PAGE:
“I brought all of my money, which I have saved. Certainly, it will be enough to buy this bracelet.” She proceeded to take out some coins from her little purse and place them on the table.

The jeweler counted up the coins, which amounted to seven shekel and change (less than $2.00) and said, “Perfect, exactly what the bracelet costs. Let me polish it up for you and put it in a nice box.” He did this, wrapped up the gift, and then bid good-day to the young girl.

A few hours later, a teenage girl entered the store carrying the box. “I am so embarrassed and sorry that my little sister took this bracelet without paying for it,” she said.

“What are you saying?” The jeweler asked. “She most certainly paid full price for the bracelet.

“What? How is it possible? This bracelet must be worth thousands of dollars!” the girl countered.

“Your little sister paid seven shekel and change – and a broken heart! That more than covers the value of the bracelet,” the jeweler said.

With a sad, pained look on his face, the jeweler continued his explanation, “You are young and will hopefully have a long, fruitful and joyous life. I am no longer a young man. I am a widower, my wife having passed away a few years ago. Other than the people who come into my store in search of jewelry to satisfy their fancy, I see very few people. Even the customers that purchase my beautiful jewelry are people of means. They have no problem dropping thousands of shekel for a piece of jewelry which catches the eye. When your sister walked into the store, however, for the very first time since my wife died, I once again experienced the meaning of love. Her love and appreciation for what you have done for her and your siblings is very real. She sought something through which to express her deep love. Her broken heart was more than enough to compensate me for the bracelet – because it was sincere; it was real.”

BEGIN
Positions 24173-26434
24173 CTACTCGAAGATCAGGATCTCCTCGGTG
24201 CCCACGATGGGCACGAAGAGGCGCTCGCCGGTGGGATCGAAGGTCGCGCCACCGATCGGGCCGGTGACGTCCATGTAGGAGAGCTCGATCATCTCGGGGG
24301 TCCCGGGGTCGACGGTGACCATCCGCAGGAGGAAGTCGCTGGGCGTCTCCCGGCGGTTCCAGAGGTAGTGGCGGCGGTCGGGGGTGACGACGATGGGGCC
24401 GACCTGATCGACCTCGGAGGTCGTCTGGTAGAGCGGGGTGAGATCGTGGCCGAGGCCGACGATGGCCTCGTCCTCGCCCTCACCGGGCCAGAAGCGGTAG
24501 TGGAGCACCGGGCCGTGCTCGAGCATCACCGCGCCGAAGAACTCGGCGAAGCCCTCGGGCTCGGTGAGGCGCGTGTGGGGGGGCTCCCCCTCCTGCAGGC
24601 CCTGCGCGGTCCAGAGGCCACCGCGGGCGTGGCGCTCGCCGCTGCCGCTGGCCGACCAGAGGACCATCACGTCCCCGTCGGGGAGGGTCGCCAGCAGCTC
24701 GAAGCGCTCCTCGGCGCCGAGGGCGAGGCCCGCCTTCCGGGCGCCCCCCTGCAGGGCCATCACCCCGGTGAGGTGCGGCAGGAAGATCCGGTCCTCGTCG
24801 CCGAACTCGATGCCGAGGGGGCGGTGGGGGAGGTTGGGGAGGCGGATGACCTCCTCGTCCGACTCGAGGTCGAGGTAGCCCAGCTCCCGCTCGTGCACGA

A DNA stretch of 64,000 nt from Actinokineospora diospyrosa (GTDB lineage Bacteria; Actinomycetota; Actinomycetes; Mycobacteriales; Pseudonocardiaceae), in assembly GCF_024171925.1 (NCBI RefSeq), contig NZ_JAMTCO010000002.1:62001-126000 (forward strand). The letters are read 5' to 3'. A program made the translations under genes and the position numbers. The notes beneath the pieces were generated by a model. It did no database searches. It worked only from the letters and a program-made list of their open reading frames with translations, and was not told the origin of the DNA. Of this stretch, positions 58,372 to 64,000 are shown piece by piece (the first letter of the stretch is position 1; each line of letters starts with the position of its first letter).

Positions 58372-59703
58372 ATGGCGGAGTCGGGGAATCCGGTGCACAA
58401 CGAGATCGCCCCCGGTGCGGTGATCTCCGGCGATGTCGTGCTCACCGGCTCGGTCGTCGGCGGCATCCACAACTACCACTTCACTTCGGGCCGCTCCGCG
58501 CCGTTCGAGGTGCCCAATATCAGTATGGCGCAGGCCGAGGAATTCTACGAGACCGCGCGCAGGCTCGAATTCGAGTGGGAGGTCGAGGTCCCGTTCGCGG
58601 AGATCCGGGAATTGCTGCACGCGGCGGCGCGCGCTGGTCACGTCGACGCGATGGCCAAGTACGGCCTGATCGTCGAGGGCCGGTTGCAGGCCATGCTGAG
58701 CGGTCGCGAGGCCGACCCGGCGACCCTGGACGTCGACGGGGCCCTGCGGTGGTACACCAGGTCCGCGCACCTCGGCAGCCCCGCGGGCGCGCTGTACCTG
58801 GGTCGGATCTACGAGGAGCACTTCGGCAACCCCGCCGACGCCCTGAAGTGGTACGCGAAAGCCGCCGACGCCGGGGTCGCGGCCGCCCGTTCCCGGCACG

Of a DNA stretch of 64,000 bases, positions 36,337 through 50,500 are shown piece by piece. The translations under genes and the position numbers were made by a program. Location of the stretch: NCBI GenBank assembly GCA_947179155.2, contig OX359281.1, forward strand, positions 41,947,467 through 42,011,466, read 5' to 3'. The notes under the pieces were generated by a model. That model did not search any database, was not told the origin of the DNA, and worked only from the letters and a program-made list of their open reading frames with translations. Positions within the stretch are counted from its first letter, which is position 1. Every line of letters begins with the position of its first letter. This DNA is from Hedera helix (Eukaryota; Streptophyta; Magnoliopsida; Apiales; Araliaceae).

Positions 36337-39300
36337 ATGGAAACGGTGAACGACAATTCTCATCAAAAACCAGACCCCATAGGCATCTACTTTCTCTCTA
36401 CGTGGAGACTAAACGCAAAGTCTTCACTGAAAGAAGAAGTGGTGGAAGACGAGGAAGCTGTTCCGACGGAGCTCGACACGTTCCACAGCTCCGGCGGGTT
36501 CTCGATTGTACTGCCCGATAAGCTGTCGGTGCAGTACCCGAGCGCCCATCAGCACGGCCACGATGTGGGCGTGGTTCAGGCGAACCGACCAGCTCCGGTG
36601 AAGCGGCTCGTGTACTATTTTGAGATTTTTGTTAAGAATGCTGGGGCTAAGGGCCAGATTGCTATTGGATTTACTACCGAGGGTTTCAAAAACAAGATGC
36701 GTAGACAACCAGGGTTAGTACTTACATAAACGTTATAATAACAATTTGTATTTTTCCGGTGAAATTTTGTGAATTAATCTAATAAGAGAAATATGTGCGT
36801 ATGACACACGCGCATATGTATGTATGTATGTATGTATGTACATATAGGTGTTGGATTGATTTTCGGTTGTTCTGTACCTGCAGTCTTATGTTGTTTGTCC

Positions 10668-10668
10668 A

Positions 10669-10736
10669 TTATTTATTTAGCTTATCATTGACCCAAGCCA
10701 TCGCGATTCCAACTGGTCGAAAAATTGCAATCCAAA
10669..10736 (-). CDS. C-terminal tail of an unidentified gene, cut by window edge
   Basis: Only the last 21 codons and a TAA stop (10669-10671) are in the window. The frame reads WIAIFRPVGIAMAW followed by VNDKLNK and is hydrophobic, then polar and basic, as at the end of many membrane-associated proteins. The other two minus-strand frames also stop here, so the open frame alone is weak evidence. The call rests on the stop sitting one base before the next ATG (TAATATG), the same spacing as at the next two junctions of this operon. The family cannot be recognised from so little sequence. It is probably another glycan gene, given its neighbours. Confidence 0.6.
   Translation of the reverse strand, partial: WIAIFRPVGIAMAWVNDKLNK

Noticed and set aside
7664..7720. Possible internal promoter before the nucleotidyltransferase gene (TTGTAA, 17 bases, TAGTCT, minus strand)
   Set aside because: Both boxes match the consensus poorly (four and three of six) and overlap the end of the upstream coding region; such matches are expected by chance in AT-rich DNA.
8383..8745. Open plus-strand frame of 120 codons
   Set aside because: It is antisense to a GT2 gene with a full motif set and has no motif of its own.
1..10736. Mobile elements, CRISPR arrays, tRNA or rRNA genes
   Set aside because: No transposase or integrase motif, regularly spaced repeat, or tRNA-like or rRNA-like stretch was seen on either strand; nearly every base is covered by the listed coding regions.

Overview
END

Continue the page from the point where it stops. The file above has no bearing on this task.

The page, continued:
Rabbi Spero quotes Rav Goel Elkarif, who, after hearing the story directly from the jeweler, adds the following thought. Every year during the Yomim Noraim, we are very much like that little orphaned girl. We seek to purchase a very expensive and beautiful item – with very little funds to pay for it. We all want life, but nary have the means of paying for it. We simply lack the zechuyos, merit, which we need in order to be granted life.

Nonetheless, we come before Hashem and empty out our pockets. We grasp whatever zechuyos we can put our hands on: “I will come on time to davening – I will not even talk”; “Perhaps I will drink cholov Yisrael during Aseres Yimei Teshuvah;” “I will visit someone in the hospital;” “I might even call someone who is lonely;” “I will refrain from speaking lashon hora for two hours a day (well, maybe only one hour),” “I will attempt to recite the brachah of Asher Yatzar as if I mean it.” These are small commitments, but, like the little girl who had less than $2.00, we really mean it. It is our expression of love.

Hashem responds favorably, because we are sincere. He says, “It has been so long since I have felt true love.” He sees what we are willing to do, how much we really love Him, and how little we have to offer. He replies, “It may be little, but if it is accompanied by a broken heart, you have paid in full!” He accepts our teshuvah, and we are granted life. We just have to show true love.